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Report: Nevada, Nation Score Poorly On Tobacco Measures

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Byung Kyu Park
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CC BY-SA 2.0

The American Lung Association released its 2016 State of Tobacco Control Report. Among the four categories that were measured, nationwide scores were poor, and Nevada received an F for three of them. Reno Public Radio’s Noah Glick reports.

Let’s start with the negatives. Nevada got an F in tobacco taxes, cessation services and prevention funding.

“We’re only spending about six percent of what the CDC recommends we spend to prevent youth from starting to smoke and help adults quit. Only North Dakota, only one state, received an A.”

That’s Frankie Vigil, executive director of the American Lung Association of Nevada. She says there is room for improvement, but Nevada is in line with much of the nation.

“Nevada actually looks very similar to other states," she says. "In terms of tobacco taxes, about 30 other states received an F.”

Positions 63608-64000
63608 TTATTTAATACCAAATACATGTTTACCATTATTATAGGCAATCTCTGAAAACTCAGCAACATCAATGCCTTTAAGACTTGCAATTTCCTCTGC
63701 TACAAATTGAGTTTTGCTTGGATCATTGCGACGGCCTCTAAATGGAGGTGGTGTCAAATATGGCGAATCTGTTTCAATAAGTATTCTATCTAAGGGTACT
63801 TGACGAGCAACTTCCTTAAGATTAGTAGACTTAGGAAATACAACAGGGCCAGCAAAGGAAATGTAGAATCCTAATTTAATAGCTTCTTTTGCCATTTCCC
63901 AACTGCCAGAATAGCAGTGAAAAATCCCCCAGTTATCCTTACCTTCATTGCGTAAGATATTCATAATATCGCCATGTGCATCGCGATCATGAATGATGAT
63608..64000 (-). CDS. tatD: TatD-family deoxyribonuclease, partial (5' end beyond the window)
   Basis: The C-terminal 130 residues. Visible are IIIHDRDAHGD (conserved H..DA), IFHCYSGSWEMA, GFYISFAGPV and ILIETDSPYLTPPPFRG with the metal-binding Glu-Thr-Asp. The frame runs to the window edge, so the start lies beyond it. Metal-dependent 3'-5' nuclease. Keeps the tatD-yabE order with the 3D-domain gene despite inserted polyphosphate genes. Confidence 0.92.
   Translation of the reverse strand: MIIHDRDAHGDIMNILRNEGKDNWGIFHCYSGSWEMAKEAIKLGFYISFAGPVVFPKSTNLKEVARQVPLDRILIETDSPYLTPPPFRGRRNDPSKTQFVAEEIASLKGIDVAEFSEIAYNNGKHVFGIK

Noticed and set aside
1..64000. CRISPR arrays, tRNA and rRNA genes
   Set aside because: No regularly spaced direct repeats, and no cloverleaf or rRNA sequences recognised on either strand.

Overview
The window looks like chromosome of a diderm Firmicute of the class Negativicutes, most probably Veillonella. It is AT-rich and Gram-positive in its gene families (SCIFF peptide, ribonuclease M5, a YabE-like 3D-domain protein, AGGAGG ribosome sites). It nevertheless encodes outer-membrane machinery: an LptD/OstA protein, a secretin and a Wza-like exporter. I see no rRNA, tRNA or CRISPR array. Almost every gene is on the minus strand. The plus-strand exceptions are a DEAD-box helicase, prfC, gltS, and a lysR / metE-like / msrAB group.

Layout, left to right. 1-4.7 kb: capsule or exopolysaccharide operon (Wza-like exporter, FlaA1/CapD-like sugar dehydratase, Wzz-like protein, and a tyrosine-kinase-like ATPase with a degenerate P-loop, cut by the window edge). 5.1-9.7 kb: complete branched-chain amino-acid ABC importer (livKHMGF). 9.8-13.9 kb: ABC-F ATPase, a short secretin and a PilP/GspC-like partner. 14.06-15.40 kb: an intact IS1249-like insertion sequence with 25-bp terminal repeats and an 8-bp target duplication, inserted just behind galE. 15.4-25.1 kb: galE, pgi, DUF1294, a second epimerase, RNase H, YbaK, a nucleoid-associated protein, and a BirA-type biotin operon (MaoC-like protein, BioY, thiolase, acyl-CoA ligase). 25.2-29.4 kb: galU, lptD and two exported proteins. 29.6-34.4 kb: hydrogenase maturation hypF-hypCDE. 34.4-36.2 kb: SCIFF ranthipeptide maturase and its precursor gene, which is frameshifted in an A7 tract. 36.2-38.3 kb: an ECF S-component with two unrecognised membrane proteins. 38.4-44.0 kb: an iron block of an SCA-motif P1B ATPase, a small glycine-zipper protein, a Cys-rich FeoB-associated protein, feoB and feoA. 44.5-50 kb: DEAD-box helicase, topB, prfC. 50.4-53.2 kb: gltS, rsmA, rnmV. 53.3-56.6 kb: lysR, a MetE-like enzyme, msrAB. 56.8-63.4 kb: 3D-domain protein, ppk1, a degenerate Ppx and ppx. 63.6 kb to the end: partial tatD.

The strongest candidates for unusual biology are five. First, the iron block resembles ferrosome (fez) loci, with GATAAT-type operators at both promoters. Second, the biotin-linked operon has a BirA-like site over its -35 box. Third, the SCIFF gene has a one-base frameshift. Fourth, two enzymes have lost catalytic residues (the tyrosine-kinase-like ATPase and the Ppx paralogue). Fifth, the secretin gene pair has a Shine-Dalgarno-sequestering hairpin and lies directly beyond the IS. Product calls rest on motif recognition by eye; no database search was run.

The report states that Nevada spent more than $1 billion in healthcare costs due to smoking last year, and 10 percent of high school students are smokers. Not included, however, is information on the use of e-cigarettes, something Vigil says the government currently doesn’t regulate.

“We don’t know exactly what’s in them," she says. "We don’t know the health consequences, and we don’t know what the long-term implication on public health could be at this point.”

Vigil says Nevada has made progress in some key areas, including a one dollar tax increase on cigarettes and a smoke-free campus at the University of Nevada, Reno.

Noah Glick is a former content director and host at KUNR Public Radio.
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